|Saint Catherine of Sweden|
To begin, I have no idea why Catherine became the patron against abortion. Saint Gianna Beretta Molla (April 28), who shares the assignment, is a clear choice. She was a surgeon and pediatrician who, when diagnosed with an ovarian tumor, declined to abort so she could receive treatment. She died a week after giving birth; her daughter also became a physician. Her choice need not make sense to you, me, or anyone else -- it was her choice. And yes, I know that many (though far from all) Christian churches do not seek to make that a matter of personal choice. Religious instruction works that way, and folks who live in free societies can choose to follow a religious principle or not to follow it. Religious organizations can expel folks who fail to adhere; that too is part of the freedom of association. It's all good.
But Catherine, one of eight children of Swedish aristocrats, took a vow of chastity just after her wedding. She was thirteen at the time of her marriage, which I mention only to remind us once more that the good old days may not have been so good for everyone. Her husband, Eggard Lydersson von Kürnen, gets some points for agreeing to the chastity, even if it may have been driven by his declining health. Then again, maybe I'm more appreciative of his decision because the Stieg Larsson novels, so rich in grisly sexual crimes, are also Swedish.
Catherine cared (yes, I'm delaying the decision on what to say about the patron against abortion) for her husband for years. In return, he supported all her religious devotions, which apparently were many. When her father died, Eggard permitted his wife to go to Rome to visit her mother, Saint Birgitta of Sweden. Eggard died shortly after and the beautiful young widow declined all subsequent invitations for marriage. She cared for her mom, and then, following her mom's death, took over as the abbess of the convent that Birgitta had founded in Vadstena.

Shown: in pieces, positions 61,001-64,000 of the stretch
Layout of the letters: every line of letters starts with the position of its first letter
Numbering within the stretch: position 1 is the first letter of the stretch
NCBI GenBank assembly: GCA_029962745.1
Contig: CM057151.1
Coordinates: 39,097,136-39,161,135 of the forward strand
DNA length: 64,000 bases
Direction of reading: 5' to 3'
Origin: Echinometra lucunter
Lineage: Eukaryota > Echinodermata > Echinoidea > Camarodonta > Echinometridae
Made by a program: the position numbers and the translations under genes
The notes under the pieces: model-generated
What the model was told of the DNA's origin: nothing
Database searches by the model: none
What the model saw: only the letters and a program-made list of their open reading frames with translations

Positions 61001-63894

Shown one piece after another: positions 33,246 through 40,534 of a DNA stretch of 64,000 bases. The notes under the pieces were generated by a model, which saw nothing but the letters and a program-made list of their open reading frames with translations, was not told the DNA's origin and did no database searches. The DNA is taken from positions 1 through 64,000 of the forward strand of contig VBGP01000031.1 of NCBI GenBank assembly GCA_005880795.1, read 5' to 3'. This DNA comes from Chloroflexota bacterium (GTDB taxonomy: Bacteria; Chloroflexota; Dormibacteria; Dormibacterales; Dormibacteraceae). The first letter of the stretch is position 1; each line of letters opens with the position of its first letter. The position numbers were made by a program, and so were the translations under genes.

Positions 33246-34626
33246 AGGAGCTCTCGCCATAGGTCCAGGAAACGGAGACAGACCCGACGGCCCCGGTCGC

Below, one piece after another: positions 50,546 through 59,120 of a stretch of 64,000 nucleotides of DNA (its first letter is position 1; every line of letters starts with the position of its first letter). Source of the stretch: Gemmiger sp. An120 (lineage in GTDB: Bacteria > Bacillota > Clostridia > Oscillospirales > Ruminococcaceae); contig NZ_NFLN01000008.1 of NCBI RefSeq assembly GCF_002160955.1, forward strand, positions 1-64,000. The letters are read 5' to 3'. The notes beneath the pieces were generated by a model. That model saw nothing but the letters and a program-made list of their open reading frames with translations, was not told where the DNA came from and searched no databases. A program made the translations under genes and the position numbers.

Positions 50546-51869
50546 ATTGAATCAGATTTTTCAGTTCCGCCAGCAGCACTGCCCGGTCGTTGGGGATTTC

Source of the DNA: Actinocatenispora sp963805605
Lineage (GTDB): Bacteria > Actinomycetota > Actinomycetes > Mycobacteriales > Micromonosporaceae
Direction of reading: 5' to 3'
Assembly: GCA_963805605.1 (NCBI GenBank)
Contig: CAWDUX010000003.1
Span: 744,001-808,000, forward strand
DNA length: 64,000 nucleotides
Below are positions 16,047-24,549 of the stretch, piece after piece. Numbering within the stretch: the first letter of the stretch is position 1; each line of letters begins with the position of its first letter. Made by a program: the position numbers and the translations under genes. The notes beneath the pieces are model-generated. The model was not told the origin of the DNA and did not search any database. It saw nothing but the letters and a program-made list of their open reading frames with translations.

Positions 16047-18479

|Her mom, St. Birgitta|
I wish that the Americans would agree to these things: 1) as a secular, pluralistic society, we have agreed that abortion will not be made illegal; 2) all legislators and policy makers will not use regulatory authority to set up hurdles to make an individual's decision about abortion more difficult than it is already; and 3) all citizens will respect that people of faith, guaranteed freedom or religious practice, can agree that the operation is anathema within their denominations. If one group wants to buy ads suggesting that the practice is immoral, I do not think that makes them evil. If another group wants to subsidize access to it, I do not think that makes them evil. If we removed it from the legislative arena and debated it as a matter of morality and theology, we might never be closer to resolution, but we might step a little closer to civility in Congress.
I don't know that Saint Catherine would agree with President Clinton's formula of safe, legal, and rare, but she might be persuaded that individual decisions by moral people will prevent more abortions than legislation. She might agree with the conservative principle that the government won't be as effective at stopping a behavior as people themselves, choosing not to engage in it. And if so, perhaps she will pray for the USA to be guided past this division.
Whew! That's a pretty high horse I climbed up on. I'd better get down and tell about this deer. I mentioned these suitors who were pursuing the young widow Catherine. Some were more insistent than others. In fact some wanted to kidnap her and force her into marriage. It got so bad that she took to wearing shabby clothes to make herself less appealing. Still some persisted, like the guy who was miraculously blinded just as he was about to jump her. Serves the creep right. A luckier would-be rapist (I'd say abduction and marital coercion is rape) was about to grab her when he was surprised by the sudden appearance of a deer. She got away, and then the deer did too. The medal at right shows the deer protecting her.